Redskins tight end Alex Smith gets a first down in the first quarter of the playoff game against the Packers Jan. 10. (Jonathan Newton/The Washington Post)

MOBILE, Ala. — Redskins tight end Alex Smith isn’t ready to retire, but he’s taking measures to prepare himself for life after his career ends. It will still involves football but in a different role. Smith was at the Senior Bowl all week with the Scouting Academy, an online learning management program to help teach the NFL from a scout’s perspective.

Smith said the program was being offered by the NFLPA, and it’s a direction he wants to take his life once he officially turns in his retirement paperwork. He’s had aspirations of being a general manager and understood that most general managers began as scouts before they climbed up the front office ladder.

“I just it’s just over the years being on teams and seeing the way different teams were constructed, seeing the different players that have come through,” Smith said. “I’ve been on successful teams, I’ve been on unsuccessful teams and understanding why those teams are successful. Those are things that are always of interest to me, being able to be the one actually calling those shots and putting those players in place. I always did it in my head just seeing guys around the league and saying, ‘Oh, he’d be a good guy.’ Just evaluating talent on my own doing film study, trying to see how would I put a team together and those type of things.”

The program, which lasts 16 weeks, offers a course every quarter, but it’s the first time the Scouting Academy has partnered up with the Senior Bowl to allow people like Smith to scout draft prospects in Mobile. Smith also spent time at the East-West Shrine game last week, which was held where he lives in Tampa, Fla.

The 11-year veteran waited until Week 15 before he was signed by an NFL team. The Redskins brought in Smith after they lost Derek Carrier for the season with torn ligaments in his right knee. He previously played under Redskins Coach Jay Gruden with the Cincinnati Bengals, and they needed an experienced veteran to step in as Jordan Reed’s backup during the Redskins’ playoff push. He played four games, including Washington’s first-round playoff loss to the Green Bay Packers, and finished with one catch for 16 yards.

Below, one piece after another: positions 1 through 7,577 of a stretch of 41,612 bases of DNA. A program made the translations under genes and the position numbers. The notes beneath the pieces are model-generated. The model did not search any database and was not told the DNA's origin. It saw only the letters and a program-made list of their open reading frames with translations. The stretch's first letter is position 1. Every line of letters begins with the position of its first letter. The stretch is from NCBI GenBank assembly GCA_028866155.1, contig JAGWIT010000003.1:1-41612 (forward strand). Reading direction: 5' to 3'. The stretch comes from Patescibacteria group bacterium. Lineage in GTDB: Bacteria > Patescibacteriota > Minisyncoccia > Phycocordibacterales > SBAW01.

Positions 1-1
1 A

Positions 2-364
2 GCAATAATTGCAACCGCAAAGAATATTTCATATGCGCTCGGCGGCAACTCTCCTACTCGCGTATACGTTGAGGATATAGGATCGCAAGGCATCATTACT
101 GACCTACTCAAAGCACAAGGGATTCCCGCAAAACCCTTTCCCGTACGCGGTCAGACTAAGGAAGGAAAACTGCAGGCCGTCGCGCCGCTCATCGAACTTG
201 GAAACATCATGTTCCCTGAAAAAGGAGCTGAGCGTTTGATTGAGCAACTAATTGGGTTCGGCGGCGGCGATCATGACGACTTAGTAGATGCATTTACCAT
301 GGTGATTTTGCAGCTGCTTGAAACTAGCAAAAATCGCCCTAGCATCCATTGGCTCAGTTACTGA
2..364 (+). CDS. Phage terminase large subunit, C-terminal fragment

Smith, who will become an unrestricted free agent, was cut by the New Orleans Saints during training camp in August and began taking steps to prepare for his life as a scout in the following months before the Redskins called in December. He hopes to be with a team near the beginning of organized team activities, but the 33-year-old doesn’t want to wait by the phone that long again to receive an opportunity.

“Just from training from February until literally November, I was training on my own back home, it gets tiring. It wears on you. You’re paying for training and a lot of guys just don’t want to keep extending that and drawing that out. It’s different when you’re with an offseason team, and you’re working out with the team as opposed to being at home by yourself. That’s what I experienced – it’s difficult to stay on that grind by yourself that whole time.”

As for his assessment on the Redskins from a scout’s perspective, Smith said Washington was put together very well in 2015. The Redskins finished 9-7 and claimed the NFC East division title for the first time since 2012. Smith thinks it’s a talented roster with good leaders. He also emphasized that it was a good vibe in the locker during his brief tenure.

“A lot of times that gets missed is having a cohesive locker room,” Smith said. “Everybody doesn’t have to be best friends but guys are willing to be in there. They’ll hang out after practice and having those types of things, it builds camaraderie and builds a tight knit group.”